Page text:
QUEEN KALTOUM is a singer-songwriter born and raised in Italy, with Moroccan heritage flowing through their veins. Since moving to London five years ago, they have found inspiration in a vibrant community of musicians centred around East London venues such as The Jago and The Orii Jam at Colour Factory.
“There’s a lot of struggle you go through while living here but that’s the only way for me to feel accomplished and to truly have a clear vision of my career,” QUEEN KALTOUM explains. “The only way for me to stand out is to first of all be absolutely honest with exactly what I want to achieve. Music is engraved in me and it always be part of who I am. But I feel like I have a mission to represent people who look like me: Women, Non-Binary, Black, Italian, Moroccan, etc. That’s something I have in mind everyday. Therefore my job at the moment is to work on who I am as an artist, keep writing songs and be brutally honest and unapologetic.”
QUEEN KALTOUM is hosting their own event called Orii: The Queer Takeover in collaboration with Orii Community in Hackney Wick on November 27. “It’s an event that aims to prioritise and celebrate queer individuals, providing a safe space where they can freely express themselves,” they explain. “With an emphasis on inclusivity, acceptance and a memorable experience, I envision a night that leaves attendees feeling empowered, serene and enriched.”
One of the biggest reasons behind East London’s vibrancy is its openness to a wide range of identities. There has been a lot effort made in recent years to ensure line-ups are more diverse and there are more opportunities for Women, Trans and Non-Binary musicians and Musicians of Colour. But of course, there’s always more to be done to ensure that everyone feels welcome and included – which will add even more to London’s kaleidoscopic musical offering.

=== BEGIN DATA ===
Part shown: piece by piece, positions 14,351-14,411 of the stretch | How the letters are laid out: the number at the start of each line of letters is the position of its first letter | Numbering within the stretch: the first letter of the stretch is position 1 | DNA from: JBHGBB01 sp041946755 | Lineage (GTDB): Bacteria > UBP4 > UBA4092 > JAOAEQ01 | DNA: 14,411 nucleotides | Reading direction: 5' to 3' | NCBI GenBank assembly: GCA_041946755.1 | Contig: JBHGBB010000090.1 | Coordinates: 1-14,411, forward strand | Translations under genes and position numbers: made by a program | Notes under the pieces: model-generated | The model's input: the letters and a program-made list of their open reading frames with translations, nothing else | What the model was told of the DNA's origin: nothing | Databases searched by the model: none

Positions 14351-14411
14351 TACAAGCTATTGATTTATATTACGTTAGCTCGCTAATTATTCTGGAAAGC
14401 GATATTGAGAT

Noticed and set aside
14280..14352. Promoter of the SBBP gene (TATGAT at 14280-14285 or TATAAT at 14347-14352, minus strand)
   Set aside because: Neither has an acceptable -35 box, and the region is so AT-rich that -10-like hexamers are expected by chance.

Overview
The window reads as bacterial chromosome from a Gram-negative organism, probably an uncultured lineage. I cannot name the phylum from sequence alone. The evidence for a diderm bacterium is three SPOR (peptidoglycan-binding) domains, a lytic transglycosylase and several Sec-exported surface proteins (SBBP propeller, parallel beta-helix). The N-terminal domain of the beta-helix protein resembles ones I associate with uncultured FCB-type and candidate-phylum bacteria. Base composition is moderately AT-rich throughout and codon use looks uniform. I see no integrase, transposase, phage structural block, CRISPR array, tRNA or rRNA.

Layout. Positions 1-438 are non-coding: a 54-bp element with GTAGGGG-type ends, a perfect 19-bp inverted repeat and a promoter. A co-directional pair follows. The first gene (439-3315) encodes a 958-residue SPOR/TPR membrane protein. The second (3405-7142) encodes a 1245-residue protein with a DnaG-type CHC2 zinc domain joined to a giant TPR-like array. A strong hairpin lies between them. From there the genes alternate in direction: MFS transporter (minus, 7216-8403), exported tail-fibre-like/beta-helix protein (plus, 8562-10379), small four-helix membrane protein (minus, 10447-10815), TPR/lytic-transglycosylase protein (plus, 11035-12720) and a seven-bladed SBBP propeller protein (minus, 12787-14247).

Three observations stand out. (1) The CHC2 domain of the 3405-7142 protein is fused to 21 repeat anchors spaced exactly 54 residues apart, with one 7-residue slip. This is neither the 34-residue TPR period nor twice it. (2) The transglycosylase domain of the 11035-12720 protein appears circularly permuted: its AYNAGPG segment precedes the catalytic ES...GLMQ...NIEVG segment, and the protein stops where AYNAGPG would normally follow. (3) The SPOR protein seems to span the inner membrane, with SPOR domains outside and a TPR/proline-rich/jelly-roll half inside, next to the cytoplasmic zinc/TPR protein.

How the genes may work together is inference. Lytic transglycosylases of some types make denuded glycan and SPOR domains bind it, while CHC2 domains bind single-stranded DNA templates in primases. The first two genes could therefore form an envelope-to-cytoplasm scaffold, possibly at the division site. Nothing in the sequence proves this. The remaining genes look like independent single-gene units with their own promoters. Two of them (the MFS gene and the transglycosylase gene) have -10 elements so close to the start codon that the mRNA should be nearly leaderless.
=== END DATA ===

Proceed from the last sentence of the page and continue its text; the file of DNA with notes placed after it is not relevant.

“I can only speak from an electronic music stand point and from my own experience but I feel this is an area that still needs work,” TIMANTI explains. “I have seen quite a few initiatives try and change the narrative, such as Sisu Crew; other projects I work directly with such as Hunni Sound and Future 1000; and my own project, Tribelife, which champions marginalised genders. Most of these projects are run single-handedly by artists such as myself (Tribelife), Kiimi (Hunni Sound) and Jaguar (Future 1000), so the projects are limited to our current capacities and without huge funding. It would be great to see more arts funding shared within this sector and also mentorship programs to support artists that might not have access to equipment.”
London has lost 35% of its grassroots music venues since 2007, according to data from the Mayor of London. Affordable practice and studio space is also increasingly hard to find. The work of opening space for emerging artists from all backgrounds becomes more difficult when the number of places to play is shrinking. Many have predicted the decline of London as a musical and cultural hub over the years. But as The Rest Is Noise documents, London continues to be one of the most diverse, innovative and exciting places to make and enjoy music anywhere in the world – thanks to the energy and hustle of its musicians.
“Luckily, music in London seems to be very much alive,” Francisco reflects. “But the rules are changing and I hope that this film shines a light to everyone who can relate to this feeling, as I do.”